HomeBusinessWhat Is An LOA and When Will My Number Get Ported?

What Is An LOA and When Will My Number Get Ported?

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A Letter of Authorization (LOA) is a letter that you send to your telecom provider when you want to switch to a new phone service but keep your old phone number. It lets both your new and old phone company know that you’re the one who is actually requesting the change. Whether you’re switching over your landline, cell phone, or VoIP phone service, you’ll need an LOA to complete the process.

The most important part of this process is that you don’t cancel your old phone service directly after submitting your LOA. Porting a number can take time—up to a couple of weeks in some instances—so be sure you wait to hear from your new provider before canceling your old service.

What Is An LOA in Telecom?

LOAs are letters containing detailed information about your identity as well as your current phone service and the phone service you want to port your number to. Sometimes also referred to as a Letter of Agency, your LOA also contains a short note telling your old and new telecom companies that you want to switch services.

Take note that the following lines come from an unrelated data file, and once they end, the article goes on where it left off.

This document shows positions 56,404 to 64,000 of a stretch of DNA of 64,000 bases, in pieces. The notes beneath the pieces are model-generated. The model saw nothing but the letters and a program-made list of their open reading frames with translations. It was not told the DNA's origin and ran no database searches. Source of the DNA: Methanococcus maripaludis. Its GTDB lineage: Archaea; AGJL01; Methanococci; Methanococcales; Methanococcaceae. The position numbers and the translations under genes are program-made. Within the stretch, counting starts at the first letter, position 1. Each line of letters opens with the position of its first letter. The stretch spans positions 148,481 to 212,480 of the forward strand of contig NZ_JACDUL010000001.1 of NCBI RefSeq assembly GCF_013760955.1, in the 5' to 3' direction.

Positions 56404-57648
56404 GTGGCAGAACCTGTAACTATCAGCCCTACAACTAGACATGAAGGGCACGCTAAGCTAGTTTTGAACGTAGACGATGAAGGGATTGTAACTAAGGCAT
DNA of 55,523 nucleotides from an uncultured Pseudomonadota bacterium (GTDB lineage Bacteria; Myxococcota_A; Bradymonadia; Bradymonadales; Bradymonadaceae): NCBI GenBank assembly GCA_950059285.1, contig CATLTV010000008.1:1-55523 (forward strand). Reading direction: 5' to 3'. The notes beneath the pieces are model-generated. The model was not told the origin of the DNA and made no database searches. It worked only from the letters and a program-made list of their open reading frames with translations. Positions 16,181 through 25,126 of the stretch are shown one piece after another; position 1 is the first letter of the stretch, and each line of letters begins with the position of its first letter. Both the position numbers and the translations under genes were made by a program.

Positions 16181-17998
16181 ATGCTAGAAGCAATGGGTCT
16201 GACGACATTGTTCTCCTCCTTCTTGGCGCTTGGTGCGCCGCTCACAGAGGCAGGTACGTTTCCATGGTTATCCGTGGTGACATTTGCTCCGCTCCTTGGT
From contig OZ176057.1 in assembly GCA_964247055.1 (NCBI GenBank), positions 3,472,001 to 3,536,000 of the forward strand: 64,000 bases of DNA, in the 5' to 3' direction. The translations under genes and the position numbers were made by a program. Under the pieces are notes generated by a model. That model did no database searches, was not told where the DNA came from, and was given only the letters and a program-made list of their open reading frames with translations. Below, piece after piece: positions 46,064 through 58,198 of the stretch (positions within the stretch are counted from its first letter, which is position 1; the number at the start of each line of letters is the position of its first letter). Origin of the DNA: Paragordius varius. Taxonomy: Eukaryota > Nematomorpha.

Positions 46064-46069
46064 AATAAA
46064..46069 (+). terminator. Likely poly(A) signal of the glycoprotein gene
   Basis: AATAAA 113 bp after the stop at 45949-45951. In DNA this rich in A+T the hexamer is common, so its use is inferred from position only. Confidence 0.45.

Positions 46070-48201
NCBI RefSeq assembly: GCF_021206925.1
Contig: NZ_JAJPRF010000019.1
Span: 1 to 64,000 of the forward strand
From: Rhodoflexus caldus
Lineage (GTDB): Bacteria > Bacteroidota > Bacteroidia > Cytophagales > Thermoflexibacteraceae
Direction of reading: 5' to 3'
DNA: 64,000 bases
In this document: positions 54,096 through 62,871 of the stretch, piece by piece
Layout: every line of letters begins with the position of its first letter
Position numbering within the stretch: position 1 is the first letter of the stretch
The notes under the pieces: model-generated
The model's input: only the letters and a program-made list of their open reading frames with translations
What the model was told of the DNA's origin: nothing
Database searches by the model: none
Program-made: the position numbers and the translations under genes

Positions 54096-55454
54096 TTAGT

LOAs are used by telecom companies to confirm that a user wants to port their number. In your LOA, you’ll give the new phone company all the information it needs to confirm your identity and make the necessary changes to your service. Some telecom companies provide their users with a template for an LOA, but if not, you’ll have to create one yourself.

After you sign the LOA and send it back to your new phone service provider, the company will review it and confirm your identity. It will then send a Local Service Request (LSR) to your current phone service provider, which is a formal way of asking the old provider to start the porting process. The LSR also goes to the Competitive Local Exchange Carrier (CLEC) that your new phone service provider is a part of. This is the company that owns the phone numbers.

Once the CLEC receives the necessary documentation, it’ll send the LOA and LSR to the CLEC for your old phone service provider. They’ll then issue a Firm Commitment Order (FOC), which tells your new phone service provider the date that the number will be ported.